Friday October 22, 2021
How to Recover from Unemployment Compensation Fraud
IRS Commissioner Chuck Rettig stated, "Identity thieves always look for opportunities, and the unemployment surge presented a new opportunity to exploit the pain and financial hardships faced by Americans. This particular scam is especially egregious because 23 million Americans were jobless or underemployed last year, and desperately needed these benefits."
Unemployment compensation is taxable income. However, Congress passed an exclusion for up to $10,200 in unemployment compensation for the 2020 tax year in the American Rescue Plan Act of 2021. To qualify for the exclusion, taxpayers in all filing statuses must have less than $150,000 of adjusted gross income (AGI). Tax advisors and victims of unemployment compensation fraud should take multiple steps to correct the fraudulent activity.
- Identity Theft Affidavit — If a victim has filed a tax return and it is rejected because his or her Social Security number has been previously used, the tax preparer should file IRS Form 14039, Identity Theft Affidavit.
- State Agencies — The unemployment compensation fraud should be reported to state workforce agencies. The victim can request a corrected Form 1099–G from those state agencies.
- Income Tax Return — Tax returns should only report actual income received. Even if the IRS Form 1099–G with the correct information has not yet been received, report only the wages and income received.
- Identity Protection PIN — If your personal information was used for criminal actions such as filing a fraudulent tax return, you should go to the "Get an Identity Protection PIN" page on IRS.gov and request an Identity Protection PIN. This will enable the IRS to know you are the correct person when you file your tax return.
- Federal Trade Commission (FTC) — The FTC has information available that enables you to protect your credit through specific actions. This is available on DOL.gov/fraud.
Editor's Note: Commissioner Rettig is correct that this is a particularly outrageous form of identity theft. Many of the victims desperately needed to receive their unemployment tax benefits. By following the guidelines and reporting this fraud to the Internal Revenue Service, the Department of Labor and the Federal Trade Commission, the advisor can enable a victim to recover his or her status and qualify again for federal benefits.
IRS Publishes Specimen Conservation Easement Deed Language
In ILM 202130014, IRS Branch 2 Counsel Bridget E. Tombul articulated the current position on judicial extinguishment of conservation easements. She also provided specimen language for future conservation easement deeds.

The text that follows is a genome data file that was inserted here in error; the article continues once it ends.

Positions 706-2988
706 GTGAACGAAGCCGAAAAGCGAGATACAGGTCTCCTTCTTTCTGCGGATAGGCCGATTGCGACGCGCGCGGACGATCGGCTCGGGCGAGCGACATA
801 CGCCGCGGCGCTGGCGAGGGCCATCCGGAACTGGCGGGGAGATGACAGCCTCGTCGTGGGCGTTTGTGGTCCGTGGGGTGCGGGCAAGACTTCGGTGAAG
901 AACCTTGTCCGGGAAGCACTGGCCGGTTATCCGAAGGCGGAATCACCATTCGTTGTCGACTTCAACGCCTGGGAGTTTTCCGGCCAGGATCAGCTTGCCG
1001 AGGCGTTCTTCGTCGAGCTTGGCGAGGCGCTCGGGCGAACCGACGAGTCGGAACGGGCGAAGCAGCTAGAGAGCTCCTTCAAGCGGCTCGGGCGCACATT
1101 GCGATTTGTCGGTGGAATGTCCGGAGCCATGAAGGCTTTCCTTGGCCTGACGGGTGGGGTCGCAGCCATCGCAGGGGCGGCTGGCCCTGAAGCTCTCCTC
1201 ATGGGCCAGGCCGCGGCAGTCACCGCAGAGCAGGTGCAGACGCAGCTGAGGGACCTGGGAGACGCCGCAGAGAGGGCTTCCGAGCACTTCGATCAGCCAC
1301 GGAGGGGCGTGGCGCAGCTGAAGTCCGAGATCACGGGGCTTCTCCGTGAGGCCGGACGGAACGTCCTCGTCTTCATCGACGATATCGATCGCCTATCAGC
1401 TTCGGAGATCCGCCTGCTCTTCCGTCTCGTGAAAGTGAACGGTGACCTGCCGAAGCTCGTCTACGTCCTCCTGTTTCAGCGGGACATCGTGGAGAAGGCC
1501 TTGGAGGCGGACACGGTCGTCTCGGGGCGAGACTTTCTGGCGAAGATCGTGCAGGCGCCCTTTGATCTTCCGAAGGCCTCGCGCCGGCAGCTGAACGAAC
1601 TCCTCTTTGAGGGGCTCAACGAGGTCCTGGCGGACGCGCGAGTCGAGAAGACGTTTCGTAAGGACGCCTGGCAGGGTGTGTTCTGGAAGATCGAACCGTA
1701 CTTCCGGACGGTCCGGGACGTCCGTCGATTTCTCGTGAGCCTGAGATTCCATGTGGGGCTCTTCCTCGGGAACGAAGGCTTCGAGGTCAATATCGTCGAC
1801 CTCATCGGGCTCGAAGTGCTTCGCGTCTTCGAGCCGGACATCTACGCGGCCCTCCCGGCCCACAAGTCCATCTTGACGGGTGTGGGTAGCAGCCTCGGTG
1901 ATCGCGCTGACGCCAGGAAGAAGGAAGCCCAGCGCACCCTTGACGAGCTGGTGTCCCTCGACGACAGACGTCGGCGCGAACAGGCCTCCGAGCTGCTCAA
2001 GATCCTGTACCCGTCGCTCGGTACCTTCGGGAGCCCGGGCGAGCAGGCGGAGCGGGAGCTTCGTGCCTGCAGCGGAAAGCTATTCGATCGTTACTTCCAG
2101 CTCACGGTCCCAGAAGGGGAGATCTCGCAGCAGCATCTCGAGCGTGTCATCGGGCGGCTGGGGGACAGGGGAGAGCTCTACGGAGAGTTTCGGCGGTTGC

Under Section 170(f)(3)(A), a gift of a partial interest normally does not qualify for a charitable deduction. However, Section 170(h)(1) permits a charitable deduction for a "qualified conservation contribution" to a qualified organization if the use is exclusively for conservation purposes. Section 170(h)(5)(A) states that the limitation for conservation purposes must protect the property in perpetuity and be enforceable in perpetuity.
It is possible that property subject to a conservation easement may undergo a change of use that makes the conservation purpose impossible or impractical. In this case, the easement may be extinguished by a judicial proceeding. Under Reg. 1.170 A–14(g)(6)(ii), there are specific requirements if there is a judicial extinguishment of the conservation easement. The essential requirement is that the perpetual conservation restriction creates a vested property right in a qualified nonprofit organization that is at least equal to the "proportionate value that the perpetual conservation restriction at the time of the gift bears to the value of the property as a whole." This proportionate value must remain constant unless there is a state law provision that mandates the donor receive the full proceeds from the conversion. The donor must agree to these provisions to protect the nonprofit's right in perpetuity at the time of the gift.
The Tax Court has strictly interpreted Reg. 1.170A–14(g)(6)(i). If the proceeds of the nonprofit are reduced by the value of post–donation improvements or have increased in value due to those improvements, the extinguishment provision violates Reg. 1.170A–14(g)(6).
The Chief Counsel offered specific deed language that is deemed to qualify under the requirements. The language is as follows: